The authorities have continued to reform the country’s gas sector. In March 2012 the parliament approved legislation allowing the government to separate the national energy company Naftogaz into production and transportation divisions. If implemented, the reform will move Ukraine towards compliance with EU legislation, which requires the separation of energy production, transportation and sales, a commitment Ukraine made as a member of the European Energy Community. The government has been working to diversify sources of gas consumed in Ukraine. In May 2012 it auctioned licenses to explore the Olesska and Yuzivska blocks of shale gas, purchased by major international companies Chevron and Shell. Discussions on potential imports of gas from western Europe and construction of an LNG terminal are ongoing. However, the sector continues to suffer from very low domestic household gas tariffs. Naftogaz generates a deficit of two per cent of GDP, covered by the government, and distributes around five per cent of GDP in implicit subsidies.

The government has pursued policies to increase private sector participation in the modernisation of the country’s infrastructure. In February 2012 the parliament passed a law allowing transformation of the state railway agency and related enterprises into a state-owned joint stock company. The corporatisation should lead to separation of regulatory functions from operations, promoting transparency, efficiency and competitiveness and paving the way for greater involvement of private businesses in the railway sector. In June 2012 the law on sea ports was adopted permitting leasing and concession of sea ports to private operators. Privatisation of remaining public stakes in the regional energy producing and distributing companies should improve quality of delivery, if underpinned with a robust regulatory framework. In May 2012 the government adopted the draft bill on changes in the legislation on lease or concession of water and wastewater and district heating utilities, which among other things is aimed to facilitate private investments in the sector. Tariff setting responsibilities, which were until recently within the purview of the municipalities, have been transferred to the single national regulator. The main risk is that privatisation of infrastructure services would only benefit sector incumbents, who would also control the regulatory bodies.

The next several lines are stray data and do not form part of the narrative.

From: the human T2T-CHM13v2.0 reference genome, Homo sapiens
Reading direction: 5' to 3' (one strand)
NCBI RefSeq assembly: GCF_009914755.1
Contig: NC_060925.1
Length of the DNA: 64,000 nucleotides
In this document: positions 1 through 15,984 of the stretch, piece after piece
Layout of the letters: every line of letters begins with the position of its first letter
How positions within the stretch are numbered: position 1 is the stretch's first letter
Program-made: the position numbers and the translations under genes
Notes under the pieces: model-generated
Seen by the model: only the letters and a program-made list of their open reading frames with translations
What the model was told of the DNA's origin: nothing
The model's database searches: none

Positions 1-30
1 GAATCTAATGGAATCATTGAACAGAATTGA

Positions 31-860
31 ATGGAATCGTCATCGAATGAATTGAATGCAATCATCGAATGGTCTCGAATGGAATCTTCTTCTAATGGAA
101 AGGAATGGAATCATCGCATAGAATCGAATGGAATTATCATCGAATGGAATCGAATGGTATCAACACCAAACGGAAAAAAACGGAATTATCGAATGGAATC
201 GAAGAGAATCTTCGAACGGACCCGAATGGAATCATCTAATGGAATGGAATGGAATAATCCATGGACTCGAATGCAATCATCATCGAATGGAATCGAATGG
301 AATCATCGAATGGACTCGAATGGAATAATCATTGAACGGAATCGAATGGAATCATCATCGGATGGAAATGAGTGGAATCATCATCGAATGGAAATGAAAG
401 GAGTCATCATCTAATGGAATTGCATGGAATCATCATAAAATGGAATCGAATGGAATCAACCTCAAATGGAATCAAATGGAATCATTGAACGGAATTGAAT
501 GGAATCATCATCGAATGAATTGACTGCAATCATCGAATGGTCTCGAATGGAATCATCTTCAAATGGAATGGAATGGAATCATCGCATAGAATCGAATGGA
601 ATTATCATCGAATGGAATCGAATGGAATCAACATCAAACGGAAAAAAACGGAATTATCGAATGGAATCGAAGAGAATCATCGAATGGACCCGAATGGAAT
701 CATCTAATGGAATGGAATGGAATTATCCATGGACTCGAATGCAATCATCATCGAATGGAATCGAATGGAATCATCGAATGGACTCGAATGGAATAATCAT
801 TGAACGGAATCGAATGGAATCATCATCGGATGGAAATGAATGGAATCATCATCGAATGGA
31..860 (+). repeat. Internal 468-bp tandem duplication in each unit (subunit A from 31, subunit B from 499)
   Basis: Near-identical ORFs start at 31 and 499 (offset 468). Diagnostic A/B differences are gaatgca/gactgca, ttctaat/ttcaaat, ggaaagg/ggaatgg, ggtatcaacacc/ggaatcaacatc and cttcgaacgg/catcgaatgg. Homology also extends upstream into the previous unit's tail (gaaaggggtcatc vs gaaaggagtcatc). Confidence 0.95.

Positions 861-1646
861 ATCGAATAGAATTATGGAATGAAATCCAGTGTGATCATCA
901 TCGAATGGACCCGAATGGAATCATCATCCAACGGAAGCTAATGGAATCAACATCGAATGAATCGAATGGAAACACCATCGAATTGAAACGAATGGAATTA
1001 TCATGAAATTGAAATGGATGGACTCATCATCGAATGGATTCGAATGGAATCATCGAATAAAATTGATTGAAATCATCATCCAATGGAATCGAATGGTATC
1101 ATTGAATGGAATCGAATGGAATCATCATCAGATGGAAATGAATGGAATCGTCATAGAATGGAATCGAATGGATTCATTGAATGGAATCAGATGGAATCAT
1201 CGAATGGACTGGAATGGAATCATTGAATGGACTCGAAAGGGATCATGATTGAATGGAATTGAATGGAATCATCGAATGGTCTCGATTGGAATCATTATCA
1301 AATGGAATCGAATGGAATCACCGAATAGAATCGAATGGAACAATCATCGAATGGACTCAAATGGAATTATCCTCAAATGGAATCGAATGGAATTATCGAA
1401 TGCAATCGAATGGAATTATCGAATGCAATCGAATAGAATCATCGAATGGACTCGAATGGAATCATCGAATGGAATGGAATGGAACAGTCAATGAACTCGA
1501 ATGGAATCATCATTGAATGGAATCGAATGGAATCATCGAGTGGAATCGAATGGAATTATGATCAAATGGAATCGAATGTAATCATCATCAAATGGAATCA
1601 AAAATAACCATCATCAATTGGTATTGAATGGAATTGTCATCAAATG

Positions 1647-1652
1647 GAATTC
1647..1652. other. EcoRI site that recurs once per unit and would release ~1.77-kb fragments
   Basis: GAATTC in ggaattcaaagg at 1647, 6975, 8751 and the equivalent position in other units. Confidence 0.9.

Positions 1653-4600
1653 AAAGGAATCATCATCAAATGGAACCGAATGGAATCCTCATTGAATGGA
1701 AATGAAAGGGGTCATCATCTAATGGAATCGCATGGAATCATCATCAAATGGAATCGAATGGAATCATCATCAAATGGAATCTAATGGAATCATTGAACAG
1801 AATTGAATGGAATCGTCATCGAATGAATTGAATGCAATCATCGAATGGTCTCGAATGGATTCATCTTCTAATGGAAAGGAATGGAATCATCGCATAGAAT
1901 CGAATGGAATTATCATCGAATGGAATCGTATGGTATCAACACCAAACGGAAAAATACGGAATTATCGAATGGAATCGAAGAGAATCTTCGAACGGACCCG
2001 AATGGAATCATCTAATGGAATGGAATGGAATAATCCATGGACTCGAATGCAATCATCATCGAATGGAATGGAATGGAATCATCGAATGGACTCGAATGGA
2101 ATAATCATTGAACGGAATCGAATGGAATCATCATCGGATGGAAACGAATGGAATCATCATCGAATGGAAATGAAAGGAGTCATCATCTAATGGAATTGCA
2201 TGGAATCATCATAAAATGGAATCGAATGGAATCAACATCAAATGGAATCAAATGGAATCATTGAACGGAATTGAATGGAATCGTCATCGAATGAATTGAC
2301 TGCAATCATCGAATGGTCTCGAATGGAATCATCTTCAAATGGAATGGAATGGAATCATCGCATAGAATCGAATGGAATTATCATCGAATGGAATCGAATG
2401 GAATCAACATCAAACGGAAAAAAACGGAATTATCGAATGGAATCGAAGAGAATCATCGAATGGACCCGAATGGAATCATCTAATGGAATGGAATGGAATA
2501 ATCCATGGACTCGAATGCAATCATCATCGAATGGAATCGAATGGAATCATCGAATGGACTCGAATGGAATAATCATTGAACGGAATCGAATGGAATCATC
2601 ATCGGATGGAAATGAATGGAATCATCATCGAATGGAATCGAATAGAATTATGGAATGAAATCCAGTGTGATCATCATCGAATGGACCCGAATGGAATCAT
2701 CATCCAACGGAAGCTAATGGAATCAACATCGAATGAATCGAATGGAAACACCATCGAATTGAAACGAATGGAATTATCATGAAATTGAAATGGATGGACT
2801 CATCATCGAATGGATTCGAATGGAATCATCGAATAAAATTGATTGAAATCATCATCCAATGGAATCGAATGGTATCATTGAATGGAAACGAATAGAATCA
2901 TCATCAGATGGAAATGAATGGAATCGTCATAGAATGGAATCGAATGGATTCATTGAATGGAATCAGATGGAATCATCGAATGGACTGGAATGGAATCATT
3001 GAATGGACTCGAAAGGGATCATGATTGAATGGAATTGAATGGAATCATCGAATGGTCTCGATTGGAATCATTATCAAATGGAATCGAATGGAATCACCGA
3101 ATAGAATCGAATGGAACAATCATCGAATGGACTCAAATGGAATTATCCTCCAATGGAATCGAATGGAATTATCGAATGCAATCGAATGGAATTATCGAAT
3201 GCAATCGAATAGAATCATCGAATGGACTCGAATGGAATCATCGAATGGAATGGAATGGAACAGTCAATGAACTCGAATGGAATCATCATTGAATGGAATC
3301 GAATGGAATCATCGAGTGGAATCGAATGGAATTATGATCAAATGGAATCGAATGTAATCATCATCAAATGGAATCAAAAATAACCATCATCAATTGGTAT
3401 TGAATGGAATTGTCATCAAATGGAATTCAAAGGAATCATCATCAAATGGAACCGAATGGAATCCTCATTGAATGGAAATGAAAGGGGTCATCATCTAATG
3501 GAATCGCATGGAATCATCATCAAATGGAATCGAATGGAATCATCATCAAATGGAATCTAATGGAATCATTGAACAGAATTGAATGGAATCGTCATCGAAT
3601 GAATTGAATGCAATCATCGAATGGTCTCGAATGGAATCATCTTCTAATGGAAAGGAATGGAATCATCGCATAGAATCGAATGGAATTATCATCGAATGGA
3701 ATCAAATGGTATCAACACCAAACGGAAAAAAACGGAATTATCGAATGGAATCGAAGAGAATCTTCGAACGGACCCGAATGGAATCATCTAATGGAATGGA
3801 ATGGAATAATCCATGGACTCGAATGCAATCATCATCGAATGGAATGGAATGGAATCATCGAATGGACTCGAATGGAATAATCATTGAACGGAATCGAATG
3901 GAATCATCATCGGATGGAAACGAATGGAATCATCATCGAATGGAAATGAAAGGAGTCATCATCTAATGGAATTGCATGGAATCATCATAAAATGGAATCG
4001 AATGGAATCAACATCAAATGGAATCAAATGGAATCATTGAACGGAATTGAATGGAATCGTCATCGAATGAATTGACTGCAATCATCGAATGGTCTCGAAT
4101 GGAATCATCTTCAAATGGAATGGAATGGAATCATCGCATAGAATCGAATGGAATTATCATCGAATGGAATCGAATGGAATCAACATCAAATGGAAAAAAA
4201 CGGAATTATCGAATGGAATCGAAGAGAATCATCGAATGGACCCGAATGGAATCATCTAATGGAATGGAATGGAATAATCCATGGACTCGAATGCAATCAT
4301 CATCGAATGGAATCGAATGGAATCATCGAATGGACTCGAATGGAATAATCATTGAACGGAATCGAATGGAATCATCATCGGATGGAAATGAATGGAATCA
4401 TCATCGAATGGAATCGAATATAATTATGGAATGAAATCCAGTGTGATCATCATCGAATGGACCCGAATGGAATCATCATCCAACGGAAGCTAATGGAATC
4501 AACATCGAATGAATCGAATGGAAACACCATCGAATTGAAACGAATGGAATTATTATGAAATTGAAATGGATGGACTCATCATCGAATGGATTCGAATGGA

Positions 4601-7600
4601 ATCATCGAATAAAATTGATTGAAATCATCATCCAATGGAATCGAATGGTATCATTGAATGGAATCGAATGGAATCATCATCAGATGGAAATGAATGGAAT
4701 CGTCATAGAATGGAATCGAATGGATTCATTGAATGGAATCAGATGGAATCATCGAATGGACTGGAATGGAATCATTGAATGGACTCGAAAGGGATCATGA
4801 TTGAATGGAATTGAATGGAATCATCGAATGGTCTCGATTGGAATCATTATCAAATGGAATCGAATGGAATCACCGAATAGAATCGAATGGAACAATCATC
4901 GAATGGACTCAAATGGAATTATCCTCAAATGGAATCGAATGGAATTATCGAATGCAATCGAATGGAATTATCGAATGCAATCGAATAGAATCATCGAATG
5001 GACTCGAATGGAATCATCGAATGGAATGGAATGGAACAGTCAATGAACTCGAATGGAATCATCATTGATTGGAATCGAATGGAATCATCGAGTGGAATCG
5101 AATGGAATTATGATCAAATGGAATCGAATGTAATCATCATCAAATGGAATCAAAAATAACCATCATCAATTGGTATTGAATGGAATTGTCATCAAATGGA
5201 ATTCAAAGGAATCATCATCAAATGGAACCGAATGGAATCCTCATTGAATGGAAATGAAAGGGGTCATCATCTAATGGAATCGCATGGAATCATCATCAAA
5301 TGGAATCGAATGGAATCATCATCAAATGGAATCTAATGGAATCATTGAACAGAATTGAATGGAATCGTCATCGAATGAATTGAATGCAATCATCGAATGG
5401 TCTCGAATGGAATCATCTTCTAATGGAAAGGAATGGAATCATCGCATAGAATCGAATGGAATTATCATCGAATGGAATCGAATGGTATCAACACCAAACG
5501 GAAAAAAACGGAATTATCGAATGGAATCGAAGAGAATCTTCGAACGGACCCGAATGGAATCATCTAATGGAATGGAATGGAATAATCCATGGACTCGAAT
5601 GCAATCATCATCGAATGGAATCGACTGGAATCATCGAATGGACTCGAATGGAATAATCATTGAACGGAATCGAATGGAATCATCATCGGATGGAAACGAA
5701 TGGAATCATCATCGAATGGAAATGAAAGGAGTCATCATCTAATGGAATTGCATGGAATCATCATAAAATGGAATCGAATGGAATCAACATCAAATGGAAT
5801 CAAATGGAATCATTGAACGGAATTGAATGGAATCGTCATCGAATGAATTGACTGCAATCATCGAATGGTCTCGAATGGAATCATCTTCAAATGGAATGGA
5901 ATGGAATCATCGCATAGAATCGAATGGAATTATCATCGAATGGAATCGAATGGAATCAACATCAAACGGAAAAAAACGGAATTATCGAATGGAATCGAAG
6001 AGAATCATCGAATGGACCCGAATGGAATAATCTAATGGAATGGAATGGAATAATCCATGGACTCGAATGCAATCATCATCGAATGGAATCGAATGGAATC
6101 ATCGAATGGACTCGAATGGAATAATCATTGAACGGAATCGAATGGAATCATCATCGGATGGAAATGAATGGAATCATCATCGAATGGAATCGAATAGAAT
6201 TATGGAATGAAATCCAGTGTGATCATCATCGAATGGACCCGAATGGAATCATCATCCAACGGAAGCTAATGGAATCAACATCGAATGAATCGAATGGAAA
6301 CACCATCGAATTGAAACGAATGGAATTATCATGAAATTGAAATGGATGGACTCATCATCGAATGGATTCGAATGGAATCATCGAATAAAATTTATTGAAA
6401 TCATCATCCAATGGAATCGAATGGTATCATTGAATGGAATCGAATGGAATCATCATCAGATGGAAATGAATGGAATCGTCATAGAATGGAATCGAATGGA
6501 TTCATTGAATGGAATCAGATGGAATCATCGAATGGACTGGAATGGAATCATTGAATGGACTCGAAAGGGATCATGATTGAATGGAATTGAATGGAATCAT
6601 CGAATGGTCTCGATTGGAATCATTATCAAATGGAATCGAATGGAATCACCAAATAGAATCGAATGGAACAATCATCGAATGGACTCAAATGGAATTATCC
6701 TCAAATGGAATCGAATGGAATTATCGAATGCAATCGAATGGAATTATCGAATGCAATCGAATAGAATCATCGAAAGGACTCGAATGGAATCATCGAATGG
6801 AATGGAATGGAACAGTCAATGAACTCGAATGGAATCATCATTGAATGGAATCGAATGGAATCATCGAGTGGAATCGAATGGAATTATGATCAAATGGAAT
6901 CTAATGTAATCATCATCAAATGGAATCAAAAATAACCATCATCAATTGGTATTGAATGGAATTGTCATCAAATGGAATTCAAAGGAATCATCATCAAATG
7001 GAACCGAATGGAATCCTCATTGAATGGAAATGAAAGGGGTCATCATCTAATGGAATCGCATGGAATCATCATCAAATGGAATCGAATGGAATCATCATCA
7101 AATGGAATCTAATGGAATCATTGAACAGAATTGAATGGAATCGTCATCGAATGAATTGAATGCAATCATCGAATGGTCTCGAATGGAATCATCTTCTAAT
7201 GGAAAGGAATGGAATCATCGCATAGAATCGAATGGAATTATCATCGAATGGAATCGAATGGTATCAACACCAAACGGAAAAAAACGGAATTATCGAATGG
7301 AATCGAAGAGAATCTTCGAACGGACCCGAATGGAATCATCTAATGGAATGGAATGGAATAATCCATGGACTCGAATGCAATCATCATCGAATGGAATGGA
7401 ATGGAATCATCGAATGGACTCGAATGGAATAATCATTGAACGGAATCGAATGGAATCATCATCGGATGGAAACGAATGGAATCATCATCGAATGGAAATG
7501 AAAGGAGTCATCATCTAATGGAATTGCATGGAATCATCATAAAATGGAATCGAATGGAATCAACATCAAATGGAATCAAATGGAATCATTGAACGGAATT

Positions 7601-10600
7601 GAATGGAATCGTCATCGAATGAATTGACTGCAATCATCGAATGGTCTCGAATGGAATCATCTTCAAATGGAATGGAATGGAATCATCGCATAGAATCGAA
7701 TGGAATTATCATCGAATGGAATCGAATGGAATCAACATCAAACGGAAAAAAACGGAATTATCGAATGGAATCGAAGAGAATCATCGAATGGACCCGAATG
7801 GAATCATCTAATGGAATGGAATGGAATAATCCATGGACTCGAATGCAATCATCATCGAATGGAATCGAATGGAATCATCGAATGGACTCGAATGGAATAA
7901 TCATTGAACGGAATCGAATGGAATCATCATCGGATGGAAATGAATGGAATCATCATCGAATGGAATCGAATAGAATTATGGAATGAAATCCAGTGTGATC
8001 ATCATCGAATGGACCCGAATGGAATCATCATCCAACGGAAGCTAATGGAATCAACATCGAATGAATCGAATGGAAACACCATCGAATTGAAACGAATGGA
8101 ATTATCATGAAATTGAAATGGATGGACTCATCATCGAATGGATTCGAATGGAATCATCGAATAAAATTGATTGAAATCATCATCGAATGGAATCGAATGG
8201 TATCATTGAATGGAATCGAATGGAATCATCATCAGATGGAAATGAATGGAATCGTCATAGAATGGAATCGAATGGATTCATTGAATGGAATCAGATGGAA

The institutional framework for development of the local capital market is being established. In May 2012, the parliament approved in first reading amendments to the Law on Securities Market that would enable international financial institutions to issue hryvnia bonds. The draft changes include requirements that issuance volumes and interest levels are to be approved by the Cabinet of Ministers and bond proceeds are to be used exclusively for the crediting of Ukraine’s real economy or long-term development projects. The amendments should enable the further development of local capital markets in Ukraine. Derivatives legislation is under preparation.


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Annual Report 2012
pdf English
pdf French
pdf German
pdf Russian

Financial Report 2012
pdf English
pdf French
pdf German
pdf Russian

pdf Donor Report 2013

pdf Sustainability Report 2012